Indigenous people and local communities provide the best long-term outcomes for conservation at a time when environmentalists debate strategies best suited for the world experiencing increasingly drastic impact of climate change, according to new research from the University of East Anglia (UEA) and partners in France.
The study, published today in the journal Ecology and Society, found that conservation success is “the exception rather than the rule” but suggests the answer could be equitable conservation, which empowers and supports the environmental stewardship of indigenous people and local communities.
The research team studied the outcomes of 169 conservation projects around the world –from restoring national forests in Taiwan and community forests in Nepal, to watershed restoration in the Congo, sustainable fisheries in Norway, game management in Zambia, and preserving wetlands in Ghana. They investigated how governance – the arrangements and decision making behind conservation efforts – affects both nature and the well-being of indigenous people and local communities.
“This study shows it is time to focus on who conserves nature and how, instead of what percentage of the Earth to fence off,” says Neil Dawson, UEA’s School of International Development and lead author of the study.
Dawson adds: “Conservation led by Indigenous Peoples and local communities, based on their own knowledge and tenure systems, is far more likely to deliver positive outcomes for nature. In fact, conservation very often fails because it excludes and undervalues local knowledge and this often infringes on rights and cultural diversity along the way.”
Here in Nepal, everything that has worked well since the 1990s has the word ‘community’ attached to it and it’s truer in conservation. Nepal’s model community forestry program has restored canopy cover in the country and has nearly doubled forest area in the past 40 years.
Similarly, indigenous people living near the national parks in the southern plains of Tarai are the unsung heroes of Nepal’s wildlife successes. They played a central role in doubling the number of tigers before the 2022 target as well as in minimising rhino poaching, all despite a decade-long civil war, floods and earthquakes, and now the Covid-19 pandemic.
International conservation organisations and governments often lead the charge on conservation projects, excluding or controlling local practices, most prominently through strict protected areas.
But the study, which is a part of the JustConservation research project funded by the French Foundation for Research on Biodiversity (FRB) recommends indigenous peoples and local communities at the helm of conservation efforts, with appropriate support from outside, including policies and laws that recognise their knowledge systems.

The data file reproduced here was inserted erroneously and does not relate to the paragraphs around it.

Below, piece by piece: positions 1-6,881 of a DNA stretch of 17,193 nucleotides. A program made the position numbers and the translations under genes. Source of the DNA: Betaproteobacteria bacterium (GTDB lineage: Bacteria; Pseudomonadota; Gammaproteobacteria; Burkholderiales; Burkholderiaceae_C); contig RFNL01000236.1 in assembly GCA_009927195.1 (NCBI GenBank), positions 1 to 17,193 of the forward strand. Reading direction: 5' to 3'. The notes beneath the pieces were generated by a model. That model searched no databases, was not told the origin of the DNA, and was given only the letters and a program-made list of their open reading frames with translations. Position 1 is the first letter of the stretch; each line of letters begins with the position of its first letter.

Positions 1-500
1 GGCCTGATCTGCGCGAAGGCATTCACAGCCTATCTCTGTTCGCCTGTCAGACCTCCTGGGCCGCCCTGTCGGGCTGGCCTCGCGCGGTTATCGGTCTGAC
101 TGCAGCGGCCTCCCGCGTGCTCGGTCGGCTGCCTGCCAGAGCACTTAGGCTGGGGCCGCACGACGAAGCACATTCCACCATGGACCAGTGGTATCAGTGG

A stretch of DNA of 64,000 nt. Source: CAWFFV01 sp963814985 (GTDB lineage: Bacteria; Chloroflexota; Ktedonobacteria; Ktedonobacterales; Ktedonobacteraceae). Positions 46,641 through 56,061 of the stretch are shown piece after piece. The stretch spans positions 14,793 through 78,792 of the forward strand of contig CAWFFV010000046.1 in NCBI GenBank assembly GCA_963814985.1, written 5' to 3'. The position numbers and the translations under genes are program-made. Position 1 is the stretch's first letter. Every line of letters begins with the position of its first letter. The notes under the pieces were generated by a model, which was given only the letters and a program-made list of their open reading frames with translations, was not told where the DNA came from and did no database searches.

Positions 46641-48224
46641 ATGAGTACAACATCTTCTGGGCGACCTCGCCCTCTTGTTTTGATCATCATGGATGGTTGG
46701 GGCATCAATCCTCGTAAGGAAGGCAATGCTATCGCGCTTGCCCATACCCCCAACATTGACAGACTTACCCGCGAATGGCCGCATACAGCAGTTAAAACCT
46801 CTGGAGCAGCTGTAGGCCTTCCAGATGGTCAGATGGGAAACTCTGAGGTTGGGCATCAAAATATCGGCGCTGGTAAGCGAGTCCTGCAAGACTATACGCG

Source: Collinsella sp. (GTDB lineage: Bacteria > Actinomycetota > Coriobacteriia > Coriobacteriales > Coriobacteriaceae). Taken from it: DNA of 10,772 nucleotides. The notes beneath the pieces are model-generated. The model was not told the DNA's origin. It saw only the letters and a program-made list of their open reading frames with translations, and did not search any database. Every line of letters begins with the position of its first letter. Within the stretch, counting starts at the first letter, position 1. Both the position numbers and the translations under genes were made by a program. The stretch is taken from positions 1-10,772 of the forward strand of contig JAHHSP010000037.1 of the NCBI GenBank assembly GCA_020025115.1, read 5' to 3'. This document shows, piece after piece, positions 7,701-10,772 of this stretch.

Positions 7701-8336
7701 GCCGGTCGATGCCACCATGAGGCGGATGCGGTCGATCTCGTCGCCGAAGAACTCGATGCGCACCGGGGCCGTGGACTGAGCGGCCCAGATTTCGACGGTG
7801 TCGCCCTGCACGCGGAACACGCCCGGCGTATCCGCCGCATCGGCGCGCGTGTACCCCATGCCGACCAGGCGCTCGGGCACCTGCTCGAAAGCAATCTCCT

“Current policy negotiations, especially the forthcoming UN climate and biodiversity summits, must embrace and be accountable for ensuring the central role of Indigenous Peoples and local communities in mainstream climate and conservation programs. Otherwise, they will likely set in stone another decade of well-meaning practices that result in both ecological decline and social harms,” explains Dawson.
The authors of the study found that 56% of the studies investigating conservation under ‘local’ control reported positive outcomes for both human well-being and conservation.
For ‘externally’ controlled conservation, only 16% reported positive outcomes and more than a third of cases resulted in ineffective conservation and negative social outcomes, in large part due to the conflicts arising with local communities.
However, simply granting control to local communities does not automatically guarantee conservation success. Community cohesion, shared knowledge and values, social inclusion, effective leadership and legitimate authority are important ingredients that are often disrupted through processes of globalisation, modernisation or insecurity, and can take many years to re-establish.
Additionally, factors beyond the local community can greatly impede local stewardship, such as laws and policies that discriminate against local customs and systems in favour of commercial activities. Moving towards more equitable and effective conservation can therefore be seen as a continuous and collaborative process.
Indigenous Peoples’ and local communities’ knowledge systems and actions are the main resource that can generate successful conservation. To try to override them is counterproductive, but it continues, and the current international policy negotiations and resulting pledges to greatly increase the global area of land and sea set aside for conservation are neglecting this key point.
Adds Dawson: “Conservation strategies need to change, to recognise that the most important factor in achieving positive conservation outcomes is not the level of restrictions or magnitude of benefits provided to local communities, but rather recognising local cultural practices and decision-making.”